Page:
Iwona Kaliszewska is an anthropologist and free lance journalist. She is the president of the Kaukaz.net Foundation and a regular contributor to New Eastern Europe journal. She is a co-author of Matryoshka in Hijab. Essays on Dagestan and Chechnya (Sic! 2010) [in Polish]. She is a PhD candidate at the Institute of Ethnology and Cultural Anthropology, Univeristy of Warsaw, and currently a visiting scholar at The George Washington University, The Institute for European, Russian and Eurasian Studies.
Graduate of the Informatics and Ethnology Departments at the University of Warsaw and the School of Photographic Forms in Warsaw. Currently an associate with the Department of Ethnology and Cultural Anthropology, Warsaw University, lecturing on Caucasus, Ukraine and computer analysis of ethnographic interviews and finalizing her PhD thesis.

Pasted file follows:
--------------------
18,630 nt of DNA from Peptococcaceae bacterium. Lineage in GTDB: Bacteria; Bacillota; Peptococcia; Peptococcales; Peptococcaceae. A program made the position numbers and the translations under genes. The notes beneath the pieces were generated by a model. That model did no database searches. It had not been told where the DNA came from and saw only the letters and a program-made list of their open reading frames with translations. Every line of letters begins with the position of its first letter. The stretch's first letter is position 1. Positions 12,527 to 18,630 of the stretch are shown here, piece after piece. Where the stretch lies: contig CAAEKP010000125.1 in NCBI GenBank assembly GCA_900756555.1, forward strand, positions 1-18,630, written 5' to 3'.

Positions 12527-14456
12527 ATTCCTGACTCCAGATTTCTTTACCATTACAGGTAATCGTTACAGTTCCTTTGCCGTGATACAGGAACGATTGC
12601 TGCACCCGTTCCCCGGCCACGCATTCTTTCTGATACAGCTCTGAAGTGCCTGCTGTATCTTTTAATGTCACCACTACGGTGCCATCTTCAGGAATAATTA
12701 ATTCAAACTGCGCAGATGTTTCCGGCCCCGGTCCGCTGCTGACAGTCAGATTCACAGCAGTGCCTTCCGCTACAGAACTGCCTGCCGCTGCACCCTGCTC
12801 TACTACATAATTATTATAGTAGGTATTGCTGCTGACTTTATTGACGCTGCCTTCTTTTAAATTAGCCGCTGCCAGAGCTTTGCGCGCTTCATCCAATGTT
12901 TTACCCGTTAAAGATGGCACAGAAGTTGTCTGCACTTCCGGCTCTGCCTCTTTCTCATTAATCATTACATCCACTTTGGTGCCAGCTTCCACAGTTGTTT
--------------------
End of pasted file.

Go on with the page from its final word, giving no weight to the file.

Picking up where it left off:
Author of the EdEt (Ethnographic Editor) computer program written for the Department of Ethnology and Cultural Anthropology of Warsaw University which facilitates the work with research material.
Coordinator and participant of various projects realized by the Kaukaz.net Foundation and Institute of Ethnology and Cultural Anthropology.
Together with her husband Sebastian (recently also with their baby daughter Lena), travelled to Russia, the Caucasus, Siberia and Central Asia. Visited many countries of Asia, undertook several long journeys, including the round-the-world trip in 2001, travelled by train, on foot, hitch-hiked, rarely also by plane. Travels as a tourist, researcher or as a volunteer.
Her fascination is focused on the colourful, multicultural Caucasus region, especial Dagestan. Between 2004-2007 conducted field research in Georgia and Dagestan. The expedition resulted in many slide shows, articles, lectures and the http://www.kaukaz.net website. Author of several photographic exhibitions. Together with spouse, runs a travel photo gallery http://www.tajga.org.
Her interests are focused on: Dagestan, Georgia (including the Pankisi Gorge), Kabardino-Balkaria, Azerbaijan, Chechnya.
Nowa Europa Wschodnia